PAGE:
24 October 2023 | By Shaun Farrow
MFA fatigue, AiTM phishing, data extortion — cyber threats are on the rise and evolving daily. How can your business protect itself in this ever-changing landscape?Read more
30 June 2022 | By Shaun Farrow
In the current business climate, we’re constantly seeing high-profile media reports about major breaches that occurred where basic security patches had not been installed. In many cases, these high-priority updates had been available for months or, in a few cases, years. Yet, IT departments had not deployed them. And when 60% of breaches are linked to a known vulnerability where a patch is available but not applied1, it raises the question: why?
According to the National Institute of Standards and Technology (NIST), over 20,000 new vulnerabilities were identified across 20212. Keeping on top of them could be more than one person’s full-time job — but not every vulnerability represents a threat. Given that only around 2% are actually exploitable3, how can you be certain whether your business is even affected in the first place? This is where vulnerability management fits into your cyber security strategy.
A critical aspect of any ‘defence-in-depth’ security posture, vulnerability management is the ongoing process of identifying, assessing and remediating vulnerabilities across your IT estate to reduce the likelihood of being compromised.
Businesses aren’t typically targeted by ‘zero-day’ attacks, which exploit vulnerabilities that don’t yet have a patch available. Instead, it’s much more common for threat actors to rely on an organisation’s delay in patching. The importance of timely patching is reflected by this year’s overhaul of the government-backed Cyber Essentials certification, which now specifies that patches must be applied within 14 days of being made available.
With that in mind, what makes a solid vulnerability management strategy?
At its core, there are three essential components:
An effective vulnerability management approach starts with taking a complete inventory of all devices on the network. Due to today’s distributed workforce, the attack surface now extends beyond the traditional network perimeter — users, devices and apps are now ‘everywhere’, and this must be taken into consideration when drawing up a comprehensive and accurate inventory to work from.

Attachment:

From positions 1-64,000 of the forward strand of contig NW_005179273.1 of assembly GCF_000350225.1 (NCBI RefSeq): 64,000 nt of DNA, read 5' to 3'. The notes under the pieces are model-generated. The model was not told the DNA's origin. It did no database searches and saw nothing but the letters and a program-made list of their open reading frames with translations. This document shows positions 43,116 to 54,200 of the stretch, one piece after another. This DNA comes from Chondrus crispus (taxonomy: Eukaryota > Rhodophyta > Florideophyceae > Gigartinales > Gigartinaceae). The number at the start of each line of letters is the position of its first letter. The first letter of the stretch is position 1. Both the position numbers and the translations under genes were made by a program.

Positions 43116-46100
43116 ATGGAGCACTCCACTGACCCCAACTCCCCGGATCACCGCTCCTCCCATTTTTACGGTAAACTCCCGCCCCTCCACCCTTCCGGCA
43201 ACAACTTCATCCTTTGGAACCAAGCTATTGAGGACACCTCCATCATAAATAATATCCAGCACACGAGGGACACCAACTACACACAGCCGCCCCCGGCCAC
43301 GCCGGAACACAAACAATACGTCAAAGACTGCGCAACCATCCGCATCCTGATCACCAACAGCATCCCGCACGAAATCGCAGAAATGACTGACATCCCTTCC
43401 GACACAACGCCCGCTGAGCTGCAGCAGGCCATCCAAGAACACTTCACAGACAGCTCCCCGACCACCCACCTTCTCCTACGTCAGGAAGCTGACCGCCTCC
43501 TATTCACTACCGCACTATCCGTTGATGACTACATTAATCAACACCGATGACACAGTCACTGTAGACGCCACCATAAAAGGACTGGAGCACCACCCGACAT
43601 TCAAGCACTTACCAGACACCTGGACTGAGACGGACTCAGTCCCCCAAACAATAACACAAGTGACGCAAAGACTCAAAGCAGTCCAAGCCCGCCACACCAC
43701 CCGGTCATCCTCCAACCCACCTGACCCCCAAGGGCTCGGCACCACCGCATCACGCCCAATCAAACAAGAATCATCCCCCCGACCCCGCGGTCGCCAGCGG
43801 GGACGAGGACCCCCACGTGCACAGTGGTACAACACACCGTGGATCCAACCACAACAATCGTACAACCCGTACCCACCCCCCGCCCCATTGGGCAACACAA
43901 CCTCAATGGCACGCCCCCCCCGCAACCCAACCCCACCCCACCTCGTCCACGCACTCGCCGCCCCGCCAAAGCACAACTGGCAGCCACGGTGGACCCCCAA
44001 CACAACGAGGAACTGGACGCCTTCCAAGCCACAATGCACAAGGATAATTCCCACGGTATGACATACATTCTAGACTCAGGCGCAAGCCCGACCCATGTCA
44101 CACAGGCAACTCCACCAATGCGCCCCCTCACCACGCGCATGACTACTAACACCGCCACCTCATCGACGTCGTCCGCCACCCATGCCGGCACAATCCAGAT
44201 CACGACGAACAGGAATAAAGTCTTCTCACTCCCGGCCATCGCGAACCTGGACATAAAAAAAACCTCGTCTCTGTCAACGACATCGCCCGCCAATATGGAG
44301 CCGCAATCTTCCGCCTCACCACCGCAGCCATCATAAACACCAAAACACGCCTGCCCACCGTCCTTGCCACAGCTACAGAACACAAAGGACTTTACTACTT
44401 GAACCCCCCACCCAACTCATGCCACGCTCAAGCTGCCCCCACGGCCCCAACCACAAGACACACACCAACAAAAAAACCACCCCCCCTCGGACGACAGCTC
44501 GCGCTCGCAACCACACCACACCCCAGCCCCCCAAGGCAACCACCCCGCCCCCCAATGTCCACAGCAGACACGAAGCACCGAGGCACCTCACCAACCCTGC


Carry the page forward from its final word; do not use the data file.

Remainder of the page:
Only when you truly understand what you need to protect can you establish a powerful vulnerability management strategy.
Traditionally, many companies have relied on an annual penetration test or external infrastructure assessment to discover whether they’ve been exposed, often due to compliance requirements. But the constantly changing nature of today’s threat landscape — with new vulnerabilities discovered daily — requires a more responsive strategy to avoid leaving the door open to an attack in the time between tests.
This is where technology can help.
Continuous vulnerability testing is an ongoing process of regular, automated scans designed to alert your business about known vulnerabilities before they can be exploited and weaponised. Armed with this knowledge, an organisation can then proactively execute their remediation strategy, ensuring they remain one step ahead.
And when it comes to remediation, relying on time-consuming manual patching is simply unrealistic for most IT teams, especially given both the rising number of vulnerabilities and the raft of devices across organisations. It can be a challenge to balance the need to mitigate vulnerabilities with the need to keep systems running — all while ensuring new patches are compatible.
To address these challenges, organisations are turning to automated patch management processes. Using the right tools, it’s possible to create policy-based rules for the prioritisation and application of patches and schedule their deployment outside of business hours to minimise downtime while reducing complexity.
One of the many benefits of migrating to the public cloud is that it transfers some of the risk and security responsibility to the cloud provider. The ‘shared responsibility’ model of the public cloud defines which responsibilities are that of the cloud provider and that of your business.
This can complement a vulnerability management strategy that incorporates the previously defined elements by delegating responsibility for patch management to a trusted cloud provider. As shown in the table below, the SaaS model allows you to delegate the most responsibility and gain the most advantage of the available security benefits for the services consumed.
Ultimately, a continuous, automated strategy that incorporates live patch management, regular vulnerability scanning and risk transfer is essential to any proactive cyber security approach. Bistech has proven knowledge and experience to guide you through the vulnerability management minefield — leaving you to focus on your business. Call us today on 03330 11 22 55.
1 Ponemon Institute, 2019, ‘Costs and Consequences of Gaps in Vulnerability Response’
2 NIST, 2022, ‘National Vulnerability Database: CVSS Severity Distribution Over Time’
3 Rebasoft, 2022, ‘Continuous Vulnerability Assessment’